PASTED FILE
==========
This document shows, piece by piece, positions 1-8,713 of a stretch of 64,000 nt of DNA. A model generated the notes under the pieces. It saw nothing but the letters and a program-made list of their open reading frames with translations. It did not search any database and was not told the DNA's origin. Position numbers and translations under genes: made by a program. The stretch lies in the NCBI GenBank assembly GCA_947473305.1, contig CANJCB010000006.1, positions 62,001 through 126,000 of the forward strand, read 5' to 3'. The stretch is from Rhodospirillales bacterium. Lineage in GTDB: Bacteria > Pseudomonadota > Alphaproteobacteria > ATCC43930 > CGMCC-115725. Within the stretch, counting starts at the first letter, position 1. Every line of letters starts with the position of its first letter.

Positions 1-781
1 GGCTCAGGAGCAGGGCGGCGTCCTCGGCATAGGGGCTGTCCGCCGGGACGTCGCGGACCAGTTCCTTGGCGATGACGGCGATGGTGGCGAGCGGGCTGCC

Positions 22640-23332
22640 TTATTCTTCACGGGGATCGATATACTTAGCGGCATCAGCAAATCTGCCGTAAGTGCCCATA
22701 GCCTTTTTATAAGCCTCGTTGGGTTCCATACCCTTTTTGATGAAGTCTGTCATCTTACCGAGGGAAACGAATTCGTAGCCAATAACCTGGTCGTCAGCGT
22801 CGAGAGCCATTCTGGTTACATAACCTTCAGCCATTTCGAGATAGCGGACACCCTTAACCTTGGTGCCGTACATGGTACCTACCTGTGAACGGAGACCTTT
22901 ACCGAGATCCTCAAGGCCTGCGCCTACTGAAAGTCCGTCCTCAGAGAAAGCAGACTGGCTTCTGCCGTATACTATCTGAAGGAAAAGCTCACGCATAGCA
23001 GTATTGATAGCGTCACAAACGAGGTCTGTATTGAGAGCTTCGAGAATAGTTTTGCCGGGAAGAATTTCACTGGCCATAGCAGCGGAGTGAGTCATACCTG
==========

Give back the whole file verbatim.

This document shows, piece by piece, positions 1-8,713 of a stretch of 64,000 nt of DNA. A model generated the notes under the pieces. It saw nothing but the letters and a program-made list of their open reading frames with translations. It did not search any database and was not told the DNA's origin. Position numbers and translations under genes: made by a program. The stretch lies in the NCBI GenBank assembly GCA_947473305.1, contig CANJCB010000006.1, positions 62,001 through 126,000 of the forward strand, read 5' to 3'. The stretch is from Rhodospirillales bacterium. Lineage in GTDB: Bacteria > Pseudomonadota > Alphaproteobacteria > ATCC43930 > CGMCC-115725. Within the stretch, counting starts at the first letter, position 1. Every line of letters starts with the position of its first letter.

Positions 1-781
1 GGCTCAGGAGCAGGGCGGCGTCCTCGGCATAGGGGCTGTCCGCCGGGACGTCGCGGACCAGTTCCTTGGCGATGACGGCGATGGTGGCGAGCGGGCTGCC

Positions 22640-23332
22640 TTATTCTTCACGGGGATCGATATACTTAGCGGCATCAGCAAATCTGCCGTAAGTGCCCATA
22701 GCCTTTTTATAAGCCTCGTTGGGTTCCATACCCTTTTTGATGAAGTCTGTCATCTTACCGAGGGAAACGAATTCGTAGCCAATAACCTGGTCGTCAGCGT
22801 CGAGAGCCATTCTGGTTACATAACCTTCAGCCATTTCGAGATAGCGGACACCCTTAACCTTGGTGCCGTACATGGTACCTACCTGTGAACGGAGACCTTT
22901 ACCGAGATCCTCAAGGCCTGCGCCTACTGAAAGTCCGTCCTCAGAGAAAGCAGACTGGCTTCTGCCGTATACTATCTGAAGGAAAAGCTCACGCATAGCA
23001 GTATTGATAGCGTCACAAACGAGGTCTGTATTGAGAGCTTCGAGAATAGTTTTGCCGGGAAGAATTTCACTGGCCATAGCAGCGGAGTGAGTCATACCTG